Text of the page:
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Georgia CLE Requirements

Whether you're an experienced Georgia attorney or a Georgia newly admitted attorney, here's what you need to know about Georgia’s mandatory continuing legal education (MCLE) requirements.

Georgia CLE Requirements - General Information

General Information
CLE credit requirement

12 credits annually


1 Ethics

1 Professionalism

3 Trial (for trial attorneys only)

CLE Compliance deadline

COVID-19 UPDATE: The Supreme Court of Georgia has extended the grace period for the 2020 reporting year until May 31, 2021.

December 31

CLE Reporting deadline

COVID-19 UPDATE: The Supreme Court of Georgia has extended the grace period for the 2020 reporting year until May 31, 2021.

March 31

Approved Quimbee formats

COVID-19 UPDATE: The Supreme Court of Georgia has suspended the in-person CLE requirement until May 31, 2021.

On-demand (6 credits)


12 credits with the following limitations:

  • 6 on-demand credits
  • 2 Ethics
  • 2 Professionalism
  • 3 Trial Skills
CLE reporting instructions

Quimbee reports the previous week's attendance to the State Bar of Georgia Commission on Continuing Lawyer Competency each Wednesday. Please retain your certificate as proof of your attendance. You may also access your certificates from our website at any time.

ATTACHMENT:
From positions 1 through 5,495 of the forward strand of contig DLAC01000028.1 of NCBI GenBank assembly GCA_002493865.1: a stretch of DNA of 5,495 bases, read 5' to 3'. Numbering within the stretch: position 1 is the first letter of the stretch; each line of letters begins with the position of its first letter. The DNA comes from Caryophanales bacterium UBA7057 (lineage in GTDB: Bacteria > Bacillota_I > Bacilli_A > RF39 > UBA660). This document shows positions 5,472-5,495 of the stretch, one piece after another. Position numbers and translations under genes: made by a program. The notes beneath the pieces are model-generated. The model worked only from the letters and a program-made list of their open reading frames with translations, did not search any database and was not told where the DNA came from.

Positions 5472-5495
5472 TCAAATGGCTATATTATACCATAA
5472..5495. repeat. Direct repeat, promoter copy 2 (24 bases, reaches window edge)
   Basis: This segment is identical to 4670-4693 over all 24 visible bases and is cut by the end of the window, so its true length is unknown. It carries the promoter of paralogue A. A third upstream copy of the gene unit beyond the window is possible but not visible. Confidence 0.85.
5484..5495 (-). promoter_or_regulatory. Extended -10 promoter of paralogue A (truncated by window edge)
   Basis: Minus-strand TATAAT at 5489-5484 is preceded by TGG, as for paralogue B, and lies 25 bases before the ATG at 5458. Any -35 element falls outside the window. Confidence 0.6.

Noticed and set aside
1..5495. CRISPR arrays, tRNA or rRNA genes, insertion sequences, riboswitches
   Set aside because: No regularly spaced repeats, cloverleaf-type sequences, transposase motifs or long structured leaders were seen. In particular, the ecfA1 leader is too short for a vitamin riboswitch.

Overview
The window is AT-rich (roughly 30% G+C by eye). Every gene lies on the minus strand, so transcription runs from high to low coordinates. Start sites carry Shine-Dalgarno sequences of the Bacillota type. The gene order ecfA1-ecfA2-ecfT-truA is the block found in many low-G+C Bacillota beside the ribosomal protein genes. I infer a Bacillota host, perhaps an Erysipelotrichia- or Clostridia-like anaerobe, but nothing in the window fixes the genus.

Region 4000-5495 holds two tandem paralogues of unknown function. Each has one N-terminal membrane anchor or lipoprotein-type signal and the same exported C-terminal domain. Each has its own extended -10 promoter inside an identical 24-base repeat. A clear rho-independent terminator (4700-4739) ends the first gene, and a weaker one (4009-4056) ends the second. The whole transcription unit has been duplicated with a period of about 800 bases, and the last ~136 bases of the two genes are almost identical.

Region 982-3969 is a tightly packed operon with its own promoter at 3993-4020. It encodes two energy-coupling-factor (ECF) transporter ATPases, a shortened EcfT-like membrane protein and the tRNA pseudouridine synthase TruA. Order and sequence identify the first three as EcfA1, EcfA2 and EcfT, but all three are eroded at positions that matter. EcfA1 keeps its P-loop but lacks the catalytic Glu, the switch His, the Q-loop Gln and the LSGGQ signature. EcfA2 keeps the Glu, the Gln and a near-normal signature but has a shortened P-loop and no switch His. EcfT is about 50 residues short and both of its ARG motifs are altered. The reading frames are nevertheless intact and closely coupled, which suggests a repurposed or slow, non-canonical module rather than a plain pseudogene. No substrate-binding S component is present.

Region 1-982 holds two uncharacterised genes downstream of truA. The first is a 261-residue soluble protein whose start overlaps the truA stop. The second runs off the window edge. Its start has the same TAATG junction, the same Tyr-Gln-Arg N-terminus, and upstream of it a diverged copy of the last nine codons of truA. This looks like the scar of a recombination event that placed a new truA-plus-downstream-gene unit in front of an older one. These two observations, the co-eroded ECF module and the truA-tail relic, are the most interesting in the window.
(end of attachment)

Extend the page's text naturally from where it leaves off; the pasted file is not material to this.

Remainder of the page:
Georgia CLE Requirements

Georgia-licensed attorneys must complete 12 credits each year, including 1 ethics credit, 1 professionalism credit and 3 trial skills credits.

COVID-19 Updates: The Supreme Court of Georgia has suspended the in-person CLE requirement until May 31, 2021.

Georgia-licensed attorneys can complete 6 of their required credits through Quimbee’s on-demand courses.

  • Attend live, in-person accredited programs.

  • Attend self-study/in-house programs.

    • Distance learning programs, including online computer programs.

    • Trial observation

    • In-house courses provided by an attorney’s law firm.

  • Teach accredited CLE programs. Attorneys can earn 3 credits for each hour of presentation.

  • Write legal articles. Attorneys may earn up to 6 credits for writing legal articles.

  • Attend law school courses. Attorneys can earn one half hour of credit for every 60 minutes of instruction.

COVID-19 UPDATE: The Supreme Court of Georgia has extended the grace period for the 2020 reporting year until May 31, 2021.

MCLE credits must be completed by December 31 each year.